Steven Nadler

Steven M. Nadler (born 11 November 1958) is an American philosopher specializing in early modern philosophy. He is the William H. Hay II Professor of Philosophy and Evjue-Bascom Professor in Humanities, and (from 2004–2009) Max and Frieda Weinstein-Bascom Professor of Jewish Studies at the University of Wisconsin–Madison.[1]

Education and careerEdit

Nadler received his PhD from Columbia University in 1986. He has taught at the University of Wisconsin–Madison since 1988, and has been a visiting professor of philosophy at Stanford University, the University of Chicago, and the Ecole des hautes études en sciences sociales in Paris.[2]

In November, 2006, he presented at the Beyond Belief: Science, Religion, Reason and Survival symposium.[3] In 2007, he held the Spinoza Chair at the University of Amsterdam.[4]

From 2010–2015 he was the editor of the Journal of the History of Philosophy.[5]

In April 2015, he was a Scholar in Residence at the American Academy in Rome.[6] Also in 2015 he was invited to sit on an advisory board at a symposium held by the Amsterdam Talmud Torah congregation to discuss the lifting of the cherem on 17th-century Jewish philosopher Baruch Spinoza, which had been imposed in 1656 on account of his views on the God of the Torah, which were condemned as heretical.[7]


In 2020 he was elected a Fellow of the American Academy of Arts and Sciences.[8]

Philosophical workEdit

His research focus has been devoted to the study of philosophy in the seventeenth century, including Descartes and Cartesian philosophy, Spinoza, and Leibniz. His research also includes antecedents of aspects of early modern thought in medieval Latin philosophy and (especially with respect to Spinoza) medieval Jewish philosophy.[1]

Selected publicationsEdit


  • Arnauld and the Cartesian Philosophy of Ideas. Manchester: Manchester University Press. 1989. ISBN 9780719025099.
  • Malebranche and Ideas. Oxford: Oxford University Press. 1992. ISBN 9780195077247.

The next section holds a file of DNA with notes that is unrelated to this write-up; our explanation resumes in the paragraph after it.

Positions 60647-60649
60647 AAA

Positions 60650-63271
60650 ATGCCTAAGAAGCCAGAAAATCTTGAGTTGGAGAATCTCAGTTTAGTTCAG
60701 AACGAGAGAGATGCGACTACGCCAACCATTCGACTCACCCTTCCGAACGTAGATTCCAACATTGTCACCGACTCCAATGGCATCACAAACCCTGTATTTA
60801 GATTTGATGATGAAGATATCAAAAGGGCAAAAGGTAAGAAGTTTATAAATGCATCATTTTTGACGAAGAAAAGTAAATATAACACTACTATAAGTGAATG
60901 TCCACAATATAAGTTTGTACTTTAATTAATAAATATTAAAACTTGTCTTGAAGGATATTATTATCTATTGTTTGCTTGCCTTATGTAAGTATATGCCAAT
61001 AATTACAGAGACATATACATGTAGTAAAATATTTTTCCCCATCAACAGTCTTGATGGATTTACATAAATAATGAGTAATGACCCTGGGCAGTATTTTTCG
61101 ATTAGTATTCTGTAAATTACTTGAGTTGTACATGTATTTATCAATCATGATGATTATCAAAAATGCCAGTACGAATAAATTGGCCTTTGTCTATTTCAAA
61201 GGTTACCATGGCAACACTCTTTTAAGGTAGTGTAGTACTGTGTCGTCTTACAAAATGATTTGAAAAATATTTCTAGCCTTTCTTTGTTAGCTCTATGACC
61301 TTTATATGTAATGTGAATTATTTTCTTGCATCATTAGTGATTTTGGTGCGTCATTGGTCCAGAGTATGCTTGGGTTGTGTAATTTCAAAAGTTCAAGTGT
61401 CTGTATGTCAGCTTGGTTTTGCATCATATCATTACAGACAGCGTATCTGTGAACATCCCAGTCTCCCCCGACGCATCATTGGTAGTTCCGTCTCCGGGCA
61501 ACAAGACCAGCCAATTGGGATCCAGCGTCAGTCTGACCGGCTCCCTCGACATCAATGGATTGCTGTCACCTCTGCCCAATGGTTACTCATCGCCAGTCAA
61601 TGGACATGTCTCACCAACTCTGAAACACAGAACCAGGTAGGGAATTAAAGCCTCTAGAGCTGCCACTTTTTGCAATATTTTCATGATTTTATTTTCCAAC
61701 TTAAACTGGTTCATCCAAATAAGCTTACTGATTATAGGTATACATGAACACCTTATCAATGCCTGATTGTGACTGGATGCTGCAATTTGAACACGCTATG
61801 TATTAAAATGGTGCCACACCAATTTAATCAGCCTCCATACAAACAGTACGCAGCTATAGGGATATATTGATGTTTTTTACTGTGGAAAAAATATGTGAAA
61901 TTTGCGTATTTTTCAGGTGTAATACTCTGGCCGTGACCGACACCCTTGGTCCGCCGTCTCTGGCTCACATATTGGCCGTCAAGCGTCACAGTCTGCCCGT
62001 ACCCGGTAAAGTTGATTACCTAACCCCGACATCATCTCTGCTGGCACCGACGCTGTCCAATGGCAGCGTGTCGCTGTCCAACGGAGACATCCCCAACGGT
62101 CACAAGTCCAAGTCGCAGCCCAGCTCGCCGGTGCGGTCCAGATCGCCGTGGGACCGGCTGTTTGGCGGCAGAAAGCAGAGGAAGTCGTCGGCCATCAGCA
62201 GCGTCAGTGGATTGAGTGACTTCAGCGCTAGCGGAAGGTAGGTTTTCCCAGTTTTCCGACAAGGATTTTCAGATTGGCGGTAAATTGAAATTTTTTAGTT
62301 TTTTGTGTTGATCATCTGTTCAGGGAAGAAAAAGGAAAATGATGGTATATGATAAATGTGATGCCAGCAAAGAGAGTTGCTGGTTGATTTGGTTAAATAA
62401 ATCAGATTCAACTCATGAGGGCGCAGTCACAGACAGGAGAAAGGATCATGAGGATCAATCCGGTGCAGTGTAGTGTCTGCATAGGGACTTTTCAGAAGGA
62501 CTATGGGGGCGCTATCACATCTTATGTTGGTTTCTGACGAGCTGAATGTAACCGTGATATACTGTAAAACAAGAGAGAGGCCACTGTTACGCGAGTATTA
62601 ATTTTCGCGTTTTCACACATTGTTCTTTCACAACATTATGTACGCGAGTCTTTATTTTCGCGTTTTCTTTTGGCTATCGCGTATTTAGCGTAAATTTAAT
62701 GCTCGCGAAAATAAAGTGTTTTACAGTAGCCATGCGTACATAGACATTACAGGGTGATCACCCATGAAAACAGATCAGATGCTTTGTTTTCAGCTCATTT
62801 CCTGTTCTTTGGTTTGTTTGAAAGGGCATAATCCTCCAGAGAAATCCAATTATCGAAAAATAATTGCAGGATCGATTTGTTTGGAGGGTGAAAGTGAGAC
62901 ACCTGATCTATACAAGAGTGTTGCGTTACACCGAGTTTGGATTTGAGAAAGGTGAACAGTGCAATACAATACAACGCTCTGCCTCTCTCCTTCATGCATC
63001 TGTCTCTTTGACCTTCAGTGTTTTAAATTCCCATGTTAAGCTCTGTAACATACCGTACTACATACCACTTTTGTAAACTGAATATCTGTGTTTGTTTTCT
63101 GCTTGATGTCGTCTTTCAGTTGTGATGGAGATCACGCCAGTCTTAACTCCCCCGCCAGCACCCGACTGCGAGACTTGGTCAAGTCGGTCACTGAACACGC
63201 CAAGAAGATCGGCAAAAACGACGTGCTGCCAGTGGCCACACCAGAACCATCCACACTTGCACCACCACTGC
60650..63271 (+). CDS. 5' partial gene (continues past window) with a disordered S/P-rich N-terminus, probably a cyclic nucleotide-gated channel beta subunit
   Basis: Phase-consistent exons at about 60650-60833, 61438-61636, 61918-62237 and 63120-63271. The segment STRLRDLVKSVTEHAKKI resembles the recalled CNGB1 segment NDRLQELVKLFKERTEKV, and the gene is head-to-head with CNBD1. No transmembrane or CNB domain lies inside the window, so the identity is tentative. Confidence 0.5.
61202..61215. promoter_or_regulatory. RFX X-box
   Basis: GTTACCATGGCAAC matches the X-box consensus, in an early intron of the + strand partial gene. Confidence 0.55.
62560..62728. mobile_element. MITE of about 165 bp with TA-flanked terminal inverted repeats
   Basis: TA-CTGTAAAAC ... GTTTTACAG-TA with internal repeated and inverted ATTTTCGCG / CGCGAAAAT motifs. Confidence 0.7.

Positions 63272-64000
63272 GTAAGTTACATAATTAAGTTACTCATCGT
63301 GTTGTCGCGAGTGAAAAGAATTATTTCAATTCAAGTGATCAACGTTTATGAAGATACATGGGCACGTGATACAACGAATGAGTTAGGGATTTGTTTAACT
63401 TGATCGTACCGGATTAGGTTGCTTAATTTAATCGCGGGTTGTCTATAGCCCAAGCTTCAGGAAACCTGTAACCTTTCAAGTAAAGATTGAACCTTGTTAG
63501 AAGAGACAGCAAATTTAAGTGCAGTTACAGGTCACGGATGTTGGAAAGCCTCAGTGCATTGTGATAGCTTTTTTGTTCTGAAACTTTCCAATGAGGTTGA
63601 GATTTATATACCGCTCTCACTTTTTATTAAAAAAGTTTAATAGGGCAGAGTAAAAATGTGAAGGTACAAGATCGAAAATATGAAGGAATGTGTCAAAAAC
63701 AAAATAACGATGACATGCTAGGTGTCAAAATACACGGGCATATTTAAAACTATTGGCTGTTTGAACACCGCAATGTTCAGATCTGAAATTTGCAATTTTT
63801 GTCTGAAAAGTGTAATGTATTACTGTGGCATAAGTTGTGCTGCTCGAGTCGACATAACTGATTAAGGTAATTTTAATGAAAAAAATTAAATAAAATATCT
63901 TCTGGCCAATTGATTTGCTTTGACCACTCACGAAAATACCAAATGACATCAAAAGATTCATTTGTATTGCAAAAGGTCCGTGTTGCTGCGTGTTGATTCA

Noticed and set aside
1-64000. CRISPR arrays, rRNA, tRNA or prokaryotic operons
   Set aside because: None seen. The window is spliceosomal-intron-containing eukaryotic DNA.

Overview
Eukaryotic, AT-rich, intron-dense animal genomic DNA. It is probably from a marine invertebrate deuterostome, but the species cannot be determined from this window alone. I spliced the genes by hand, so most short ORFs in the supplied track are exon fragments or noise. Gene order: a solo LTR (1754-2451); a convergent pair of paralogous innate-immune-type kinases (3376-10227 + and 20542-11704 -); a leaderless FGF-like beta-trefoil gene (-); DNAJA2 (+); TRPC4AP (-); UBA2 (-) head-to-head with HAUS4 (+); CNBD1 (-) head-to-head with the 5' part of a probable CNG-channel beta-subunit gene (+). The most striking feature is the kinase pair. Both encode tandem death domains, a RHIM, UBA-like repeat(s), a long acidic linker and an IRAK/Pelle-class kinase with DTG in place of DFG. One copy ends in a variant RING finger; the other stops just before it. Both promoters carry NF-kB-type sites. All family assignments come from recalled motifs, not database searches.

• Editor, Causation in Early Modern Philosophy: Cartesianism, Occasionalism, and Preestablished Harmony. University Park, Pennsylvania: Penn State University Press. 1993. ISBN 9780271026572.
  • Editor, Causation in Early Modern Philosophy (Penn State Press, 1993) ISBN 0-271-02657-X
  • Spinoza: A Life (Cambridge, 1999) - Winner of the 2000 Koret Jewish Book Award ISBN 0-521-00293-1
  • Editor, The Cambridge Companion to Malebranche (Cambridge University Press, 2000) ISBN 0-521-62729-X
  • Editor, A Companion to Early Modern Philosophy (Blackwell, 2002) ISBN 0-631-21800-9
  • Spinoza's Heresy: Immortality and the Jewish Mind (Oxford, 2002) ISBN 0-19-924707-2
  • Rembrandt's Jews (Chicago, 2003) - Finalist for the Pulitzer Prize for General Non-Fiction in 2004.[9] ISBN 0-226-56737-0
  • Co-editor (with Manfred Walther and Elhanan Yakira), Spinoza and Jewish Identity (Konigshausen & Neumann, 2003) ISBN 3-8260-2715-9
  • Co-editor (with Daniel Garber), Oxford Studies in Early Modern Philosophy (Oxford University Press, 2006) ISBN 0-19-920394-6
  • Spinoza's Ethics: An Introduction (Cambridge, 2006) ISBN 0-521-83620-4
  • The Best of All Possible Worlds: A Story of Philosophers, God, and Evil (Farrar, Straus & Giroux, 2008; paperback, Princeton University Press, 2010)
  • 'A Book Forged in Hell': Spinoza's Scandalous Treatise (Princeton University Press, 2011)
  • The Philosopher, the Priest, and the Painter: A Portrait of Descartes (Princeton University Press, 2013)
  • Editor, Spinoza and Medieval Jewish Philosophy (Cambridge University Press, 2014)
  • Editor and Translator of Géraud de Cordemoy, Six Discourses on the Distinction Between the Body and the Soul and Discourses on Metaphysics (Oxford University Press, 2015)
  • With Ben Nadler, illustrator: Heretics! The Wondrous (and Dangerous) Beginnings of Modern Philosophy (Princeton University Press, 2017)
  • Menasseh ben Israel: Rabbi of Amsterdam (Yale University Press, 2018) Jewish Lives Series

Book reviewsEdit

Year Review article Work(s) reviewed
2018 Nadler, Steven (August 3, 2018). "Flesh-and-blood Descartes". The Times Literary Supplement. 6018. Cook, Harold John (2018). The Young Descartes: Nobility, Rumor, and War. University of Chicago Press.


See alsoEdit


  1. ^ a b "Steven Nadler". Center for Early Modern Studies. 217. Retrieved 2020-02-29.
  2. ^ Nadler, Steven. "Teaching".
  3. ^ "Edge: Beyond Belief". Edge. 2006-10-11. Retrieved 2020-02-29.
  4. ^ Amsterdam, Universiteit van (2020-10-01). "Spinoza Chair Department of Philosophy". University of Amsterdam. Retrieved 2020-02-29.
  5. ^ "JHP - Editorial Information". Retrieved 2020-02-29.
  6. ^ Naaman-Zauderer, Noa, ed. (2019). Freedom, Action, and Motivation in Spinoza's "Ethics". Abingdon: Routledge. ISBN 978-1-000-73246-7.
  7. ^ Rutledge, David (3 October 2020). "The Jewish philosopher Spinoza was one of the great Enlightenment thinkers. So why was he 'cancelled'?". ABC News. ABC Radio National (The Philosopher's Zone). Australian Broadcasting Corporation. Retrieved 7 October 2020.
  8. ^
  9. ^ Pulitzer website Archived March 19, 2008, at the Wayback Machine

External linksEdit